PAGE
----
How to Catch A Forger, Part 1

We all recall the biographical crime drama film Catch Me If You Can (2002), starring Leonardo DiCaprio and Tom Hanks, which depicted the life of Frank Abagnale, an expert in check fraud. The conclusion of the film presented us with a twist in the traditional "crime and punishment" verdict of our justice system; captured criminals and fraudsters are the experts, teachers, advisors and mentors for new generations of crime fighters and fraud examiners. It is due to their assistance in crime prevention and detection, as well as in the adjudicative process of identifying lies, deception or artifice, that the rate of fraud awareness has advanced to such lengths as to create hotlines, laws, and even new fields of study. 


Throughout human history, communication methods revealed different statistics, linguistics and even the psyches of each individual. The analysis of these factors can expose the deceptive techniques that take place during human interaction. In our pursuit to develop our detection methods so as to better analyze that behavior, we looked to verbal and written samples of convicted felons. We even designed new technologies and studies that would allow us to identify whether or not the individual is actually committing perjury 


Graphology, the study of handwriting and handwriting patterns, is one example of what crime fighters use to identify falsifications. Polygraphic tests, or lie detectors, are another example which analyzes body language and monitors bodily reaction rates by asking the individual questions.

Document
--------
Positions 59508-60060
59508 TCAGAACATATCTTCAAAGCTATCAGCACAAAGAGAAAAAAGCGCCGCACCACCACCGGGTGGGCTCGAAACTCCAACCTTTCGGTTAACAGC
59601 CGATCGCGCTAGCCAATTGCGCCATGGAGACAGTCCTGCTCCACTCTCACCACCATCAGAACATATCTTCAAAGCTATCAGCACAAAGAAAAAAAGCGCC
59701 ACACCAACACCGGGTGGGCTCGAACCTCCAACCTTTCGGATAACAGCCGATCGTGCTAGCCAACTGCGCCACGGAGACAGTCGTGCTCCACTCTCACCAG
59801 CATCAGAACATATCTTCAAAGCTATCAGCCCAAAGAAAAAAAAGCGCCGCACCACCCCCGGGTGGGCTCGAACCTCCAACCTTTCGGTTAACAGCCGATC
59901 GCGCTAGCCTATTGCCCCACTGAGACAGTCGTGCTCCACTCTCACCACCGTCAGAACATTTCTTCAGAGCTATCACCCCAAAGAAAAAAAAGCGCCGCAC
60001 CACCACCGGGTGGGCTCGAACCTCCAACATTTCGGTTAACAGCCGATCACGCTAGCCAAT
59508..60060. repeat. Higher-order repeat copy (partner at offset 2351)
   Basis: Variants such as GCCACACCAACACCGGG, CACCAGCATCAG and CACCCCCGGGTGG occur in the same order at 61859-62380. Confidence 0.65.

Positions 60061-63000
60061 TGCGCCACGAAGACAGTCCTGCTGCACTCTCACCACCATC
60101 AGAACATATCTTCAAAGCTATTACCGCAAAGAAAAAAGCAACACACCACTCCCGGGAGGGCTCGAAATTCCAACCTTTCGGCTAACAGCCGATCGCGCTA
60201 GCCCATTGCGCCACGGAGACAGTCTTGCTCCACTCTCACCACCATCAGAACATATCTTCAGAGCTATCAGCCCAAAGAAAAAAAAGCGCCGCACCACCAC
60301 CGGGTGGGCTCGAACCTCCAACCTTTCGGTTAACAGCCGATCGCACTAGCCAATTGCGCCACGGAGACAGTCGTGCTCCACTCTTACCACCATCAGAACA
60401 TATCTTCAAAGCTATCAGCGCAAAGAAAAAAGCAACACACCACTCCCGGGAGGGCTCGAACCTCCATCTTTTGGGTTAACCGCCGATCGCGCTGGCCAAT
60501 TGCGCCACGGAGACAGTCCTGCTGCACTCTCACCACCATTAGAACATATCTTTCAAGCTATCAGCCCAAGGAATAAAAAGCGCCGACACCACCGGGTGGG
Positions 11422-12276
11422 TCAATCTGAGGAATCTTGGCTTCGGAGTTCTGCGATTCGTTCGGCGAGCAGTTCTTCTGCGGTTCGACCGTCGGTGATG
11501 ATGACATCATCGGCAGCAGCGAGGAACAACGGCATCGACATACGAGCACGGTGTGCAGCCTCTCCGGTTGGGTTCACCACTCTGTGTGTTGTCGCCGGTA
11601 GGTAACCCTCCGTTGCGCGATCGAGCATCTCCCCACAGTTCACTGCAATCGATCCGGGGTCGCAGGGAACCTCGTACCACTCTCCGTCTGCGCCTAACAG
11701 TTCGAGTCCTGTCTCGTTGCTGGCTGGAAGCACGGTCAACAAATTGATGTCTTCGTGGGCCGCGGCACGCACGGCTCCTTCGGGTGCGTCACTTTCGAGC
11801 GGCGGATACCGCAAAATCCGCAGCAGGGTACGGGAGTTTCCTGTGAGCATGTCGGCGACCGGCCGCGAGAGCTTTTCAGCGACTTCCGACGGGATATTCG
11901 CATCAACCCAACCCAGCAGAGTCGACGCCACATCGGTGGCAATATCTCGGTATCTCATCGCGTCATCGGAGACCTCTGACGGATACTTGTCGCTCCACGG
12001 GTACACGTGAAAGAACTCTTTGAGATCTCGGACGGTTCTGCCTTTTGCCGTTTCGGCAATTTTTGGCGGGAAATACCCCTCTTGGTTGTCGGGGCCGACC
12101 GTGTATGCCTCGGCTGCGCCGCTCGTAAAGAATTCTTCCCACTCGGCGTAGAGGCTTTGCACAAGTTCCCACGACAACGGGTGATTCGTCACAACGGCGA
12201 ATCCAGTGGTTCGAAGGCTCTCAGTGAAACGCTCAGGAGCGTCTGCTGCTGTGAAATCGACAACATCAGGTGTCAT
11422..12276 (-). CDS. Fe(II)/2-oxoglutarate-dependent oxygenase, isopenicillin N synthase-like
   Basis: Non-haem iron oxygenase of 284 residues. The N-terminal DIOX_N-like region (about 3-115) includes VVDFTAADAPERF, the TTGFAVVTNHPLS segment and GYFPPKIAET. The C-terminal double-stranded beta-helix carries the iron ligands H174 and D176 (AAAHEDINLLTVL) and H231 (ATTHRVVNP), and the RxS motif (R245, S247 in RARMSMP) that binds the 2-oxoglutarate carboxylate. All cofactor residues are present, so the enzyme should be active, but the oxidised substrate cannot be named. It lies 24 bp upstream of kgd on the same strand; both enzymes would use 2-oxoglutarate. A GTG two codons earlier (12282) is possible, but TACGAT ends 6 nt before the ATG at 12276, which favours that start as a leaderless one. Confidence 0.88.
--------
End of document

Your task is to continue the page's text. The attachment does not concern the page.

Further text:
Yet, despite such prototype efforts to identify criminals, many individuals have found ways to circumvent those efforts and fool both graphologists and lie detectors. For example, there are situations where a signature or letter can be forged by cutting out the victim’s signature and pasting it elsewhere and then covering the cut edges with white-out. In other cases, college credentials and years can be falsified—especially those prior to the invention of the internet—where the criminal can find university courses online, print them out, and then it’s just a process of copy-and-paste from there. As such, there are jurisdictions which refuse to accept lie detector reports or handwriting analysis as evidence in a case, because it is difficult to prove the initial signee of a forged document or track the graduation records of a self-proclaimed alumni. 


Since our methods to identify fraud continue to improve, so do the ways of fraudsters to outwit fraud detection. In recent years, fraud examiners and crime fighters look at the dates, times, verbiage and content provided in new communication mediums, such as through emails, letters, texts and phone calls. At the time when behavioral psychology was demonstrated as the dominant form of science in detecting the human awareness, examiners solely looked to body language and behavioral characteristics as ways to expose a person’s intentions and previous crimes. However, since technology’s latest gizmos rely heavily on textual communication, we find that another way to identify liars, criminals or fraudsters through their lexical choice, writing techniques, and the previously overlooked minute parts of provided statements that in the end become undoubted sources of admission in courts and trials. 


For over 60 years, authoritative sources in our criminal, civil, judicial and investigative systems have processed and developed statistical information for behavioral and linguistic patterns, such as prior crimes committed and the methods used to act on them, previous impulses of unruly behavior whether in private spheres or public, changes in their writing which can be tracked through signatures, etc. These investigative systems are accepted in the national and international arena as the golden rules in investigations and axioms in breaching that thin, almost undetectable border, between truth and lie.